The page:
At least 60% of the families are totally dependent on remittance for their daily expenses
The flow of remittance has taken a heavy hit in recent times, with Bangladeshi workers in Saudi Arabia, Oman, Malaysia, Singapore, and other countries effectively rendered jobless by shutdowns to prevent the spread of Covid-19.
According to Bangladesh Bank, the country received remittance of $1.7 billion in December 2019, $1.64 billion in January this year and $1.45 billion in February.
Data provided by the Bureau of Manpower, Employment and Training (BMET) shows that in January 2020, a total 69,988 people left Bangladesh for work in different countries, mostly in the Gulf. The number reduced to 59,139 in February and the BMET website has not been updated since, due to the suspension of cross border travel.
Families who depend on remittance are struggling to meet expenses for food and other basic needs.
According to the Refugee and Migratory Movements Research Unit (RMMRU), 85% of the daily expenditure of families of overseas migrants comes from remittance, while 60% of the families are totally dependent on remittance for their daily expenses.
Tasneem Siddique, chair of RMMRU, said: “If the situation lasts too long, families of overseas migrants will suffer for their basic needs. Already, some families are changing their food habits due to shortage of funds. They are eating only rice, lentils and potatoes, which may lead to malnutrition. Day by day, they will lose purchasing power. As our economy largely depends on remittance, the whole economy will suffer when families reduce the buying of goods.
“There is an urgent need to announce a package for the protection of families of expatriates. Allocations only from the wage earners fund is not sufficient,” she added.
Md Monto Hossain runs a small grocery shop at Barka in northern Oman. He is now stranded at home with no income, due to the lockdown and suspension of travel to limit the spread of Covid-19.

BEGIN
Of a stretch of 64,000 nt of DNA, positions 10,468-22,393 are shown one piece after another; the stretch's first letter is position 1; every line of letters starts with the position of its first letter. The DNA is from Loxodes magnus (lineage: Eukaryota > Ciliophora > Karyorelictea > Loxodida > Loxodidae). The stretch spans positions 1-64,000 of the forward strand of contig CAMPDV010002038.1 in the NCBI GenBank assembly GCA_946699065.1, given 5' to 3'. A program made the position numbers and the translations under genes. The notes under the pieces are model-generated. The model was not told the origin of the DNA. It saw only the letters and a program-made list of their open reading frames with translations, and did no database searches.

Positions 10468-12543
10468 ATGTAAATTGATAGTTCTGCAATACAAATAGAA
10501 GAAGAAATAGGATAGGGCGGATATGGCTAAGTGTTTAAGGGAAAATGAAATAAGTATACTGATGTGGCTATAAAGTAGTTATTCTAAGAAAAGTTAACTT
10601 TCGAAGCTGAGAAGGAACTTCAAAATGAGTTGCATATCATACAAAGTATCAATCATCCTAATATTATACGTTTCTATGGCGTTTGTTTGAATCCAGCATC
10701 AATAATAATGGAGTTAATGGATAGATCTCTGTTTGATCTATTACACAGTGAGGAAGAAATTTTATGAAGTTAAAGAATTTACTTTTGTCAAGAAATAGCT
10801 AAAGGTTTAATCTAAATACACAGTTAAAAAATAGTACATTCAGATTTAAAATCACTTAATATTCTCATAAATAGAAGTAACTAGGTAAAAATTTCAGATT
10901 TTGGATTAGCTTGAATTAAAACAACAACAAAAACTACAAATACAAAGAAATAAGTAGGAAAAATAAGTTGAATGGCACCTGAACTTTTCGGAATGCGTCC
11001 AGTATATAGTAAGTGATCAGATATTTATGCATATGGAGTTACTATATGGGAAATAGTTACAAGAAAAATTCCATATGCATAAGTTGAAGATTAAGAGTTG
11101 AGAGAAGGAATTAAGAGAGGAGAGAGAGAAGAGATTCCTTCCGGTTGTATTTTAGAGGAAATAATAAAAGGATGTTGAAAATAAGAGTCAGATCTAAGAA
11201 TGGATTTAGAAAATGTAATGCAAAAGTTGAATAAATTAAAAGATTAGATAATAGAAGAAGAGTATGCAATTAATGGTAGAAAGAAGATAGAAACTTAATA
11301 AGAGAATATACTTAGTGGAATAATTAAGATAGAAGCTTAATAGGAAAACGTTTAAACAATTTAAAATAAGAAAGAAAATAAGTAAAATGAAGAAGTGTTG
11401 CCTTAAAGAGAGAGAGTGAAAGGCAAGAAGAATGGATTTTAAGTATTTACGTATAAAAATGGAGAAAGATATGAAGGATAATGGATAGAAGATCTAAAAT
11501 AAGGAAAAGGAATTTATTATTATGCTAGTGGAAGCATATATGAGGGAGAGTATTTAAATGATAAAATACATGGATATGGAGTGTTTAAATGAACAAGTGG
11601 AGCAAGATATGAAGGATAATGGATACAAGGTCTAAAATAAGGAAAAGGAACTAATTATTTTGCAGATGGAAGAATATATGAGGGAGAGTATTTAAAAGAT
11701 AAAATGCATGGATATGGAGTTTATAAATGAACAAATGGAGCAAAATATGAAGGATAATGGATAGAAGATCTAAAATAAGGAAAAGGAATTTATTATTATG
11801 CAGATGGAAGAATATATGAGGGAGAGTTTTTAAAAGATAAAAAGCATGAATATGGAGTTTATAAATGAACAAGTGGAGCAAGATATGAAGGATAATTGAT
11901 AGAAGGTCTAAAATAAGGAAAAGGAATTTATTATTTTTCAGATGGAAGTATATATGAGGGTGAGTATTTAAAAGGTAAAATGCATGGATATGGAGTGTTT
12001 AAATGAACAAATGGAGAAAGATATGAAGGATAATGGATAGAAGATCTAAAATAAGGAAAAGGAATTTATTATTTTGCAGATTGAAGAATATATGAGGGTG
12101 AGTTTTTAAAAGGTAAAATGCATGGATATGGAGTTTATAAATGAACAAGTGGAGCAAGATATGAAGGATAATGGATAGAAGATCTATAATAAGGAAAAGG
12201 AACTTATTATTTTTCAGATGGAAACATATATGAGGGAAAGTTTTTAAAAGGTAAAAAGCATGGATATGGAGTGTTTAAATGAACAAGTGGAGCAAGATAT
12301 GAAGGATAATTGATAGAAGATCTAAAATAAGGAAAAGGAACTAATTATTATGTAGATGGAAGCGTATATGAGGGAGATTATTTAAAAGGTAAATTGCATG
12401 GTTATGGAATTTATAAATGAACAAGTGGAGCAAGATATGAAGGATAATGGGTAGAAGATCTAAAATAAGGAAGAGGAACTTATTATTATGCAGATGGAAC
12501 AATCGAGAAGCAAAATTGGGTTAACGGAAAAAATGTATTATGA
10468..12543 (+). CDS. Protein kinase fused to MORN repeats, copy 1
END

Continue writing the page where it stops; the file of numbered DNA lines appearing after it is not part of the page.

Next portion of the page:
“It was a very small shop with limited income. Now, all shops and everything else is shut down in Oman. I have no Income,” Montu said.
“Many Bangladeshi workers who work in construction projects and the informal sector were forced to go back to Bangladesh. Almost all became jobless. Companies are not paying salaries, although some are paying half salaries,” he added.
“There is no allowance for workers from the government as well. Those people are suffering the most. My customers were Bangladeshi and now I am in trouble,” Montu lamented.
Md Shohag works at a grocery shop in Kuala Lumpur, Malaysia. He said: “Most Bangladeshi workers work on construction projects. There is no work now. Bangladeshi workers who work under agents are very vulnerable. Jobless Bangladeshi workers are buying their necessities with loans.”.
Sujon Taj, from Saudi Arabia, said: “The workers who came here on free visas have no job, no salary, and no allowance. Some construction workers are jobless.”
Tasneem Siddique said: “According to international law, during a pandemic everyone has the right to stay and get protection wherever he is. In future, the government should stop sending people with free visas.
“The government has to take up the issue in multilateral forums, to protect our citizens abroad,” she added.